43. And I guess that’s the uncomfortable part, right? So imagine the missionary saying that, and then the person, or the women I know, wanting to know more. The discussion could get awkward,”Oh, we don’t talk about her.”

  44. Chris Gordon says:

    Is there a non-awkward way to just concede that not much is known and that that is the reason why “we don’t talk about here”?

    Leaving the tone of the discussion with “We don’t talk about her,” smacks of secret knowledge (e.g., “We don’t talk about the temple outside the temple”), where really the answer can be turned to something more positive for an investigator.

    “We believe God is our Father, and we also believe that we have a Heavenly Mother. We don’t talk much about her because we don’t have much to go on. We do believe that there’s a lot going on in the world and the universe that God, for whatever reason, hasn’t made clear to us yet. Believing in prophetic guidance means believing that the portal is there if and when God decides to make some more things clear.” Or something like that.

  45. I think Chris Gordon’s last paragraph is perfect. I think I’ll try to repeat that verbatim with my kids tonight, and I’ll be ready if anyone ever asks or I ever want to bring it up.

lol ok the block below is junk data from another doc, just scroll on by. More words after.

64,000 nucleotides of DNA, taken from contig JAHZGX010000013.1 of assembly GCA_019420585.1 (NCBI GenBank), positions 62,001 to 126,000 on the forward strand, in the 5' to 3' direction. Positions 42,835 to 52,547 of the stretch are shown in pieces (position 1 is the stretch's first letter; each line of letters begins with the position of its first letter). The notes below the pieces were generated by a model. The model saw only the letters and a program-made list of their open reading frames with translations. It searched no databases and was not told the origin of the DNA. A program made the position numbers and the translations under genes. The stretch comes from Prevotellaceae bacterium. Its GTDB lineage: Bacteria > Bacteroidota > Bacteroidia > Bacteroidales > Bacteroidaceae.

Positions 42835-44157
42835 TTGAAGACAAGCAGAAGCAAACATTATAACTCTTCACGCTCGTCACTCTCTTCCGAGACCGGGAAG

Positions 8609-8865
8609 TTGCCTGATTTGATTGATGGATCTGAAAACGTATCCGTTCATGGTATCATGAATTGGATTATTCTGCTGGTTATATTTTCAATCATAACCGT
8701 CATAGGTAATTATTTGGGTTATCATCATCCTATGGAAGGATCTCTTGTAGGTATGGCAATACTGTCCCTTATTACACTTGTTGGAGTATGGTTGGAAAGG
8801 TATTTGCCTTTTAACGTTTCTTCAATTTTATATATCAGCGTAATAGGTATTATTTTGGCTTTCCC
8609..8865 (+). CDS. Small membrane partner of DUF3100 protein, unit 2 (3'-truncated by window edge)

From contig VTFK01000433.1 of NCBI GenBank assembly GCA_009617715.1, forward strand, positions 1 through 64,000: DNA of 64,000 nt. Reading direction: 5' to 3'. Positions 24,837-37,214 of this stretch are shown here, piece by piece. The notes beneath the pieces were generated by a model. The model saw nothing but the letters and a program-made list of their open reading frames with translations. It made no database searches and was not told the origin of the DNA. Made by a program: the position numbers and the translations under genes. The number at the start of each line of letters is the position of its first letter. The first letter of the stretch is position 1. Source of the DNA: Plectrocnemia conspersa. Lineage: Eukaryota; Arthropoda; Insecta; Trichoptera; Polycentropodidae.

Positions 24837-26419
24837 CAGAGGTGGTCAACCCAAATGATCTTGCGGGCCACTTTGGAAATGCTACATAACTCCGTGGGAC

46. Mommie Dearest says:

    I think saying “we don’t talk about her” to anyone other than a fellow member would be more like a default response, suggesting awkwardness and lack of preparation. If you think it through from an outsider’s perspective, that response does appear secretive and cultish. What I am looking for is more teaching about HM from our leadership, which would serve to better prepare us to talk about it intelligently. Not to mention settling a lot of anxious wondering that we ourselves might be experiencing.
    Absent any forthcoming clarification from on high, #43 would make useful missionary training talking points.

  47. StillConfused says: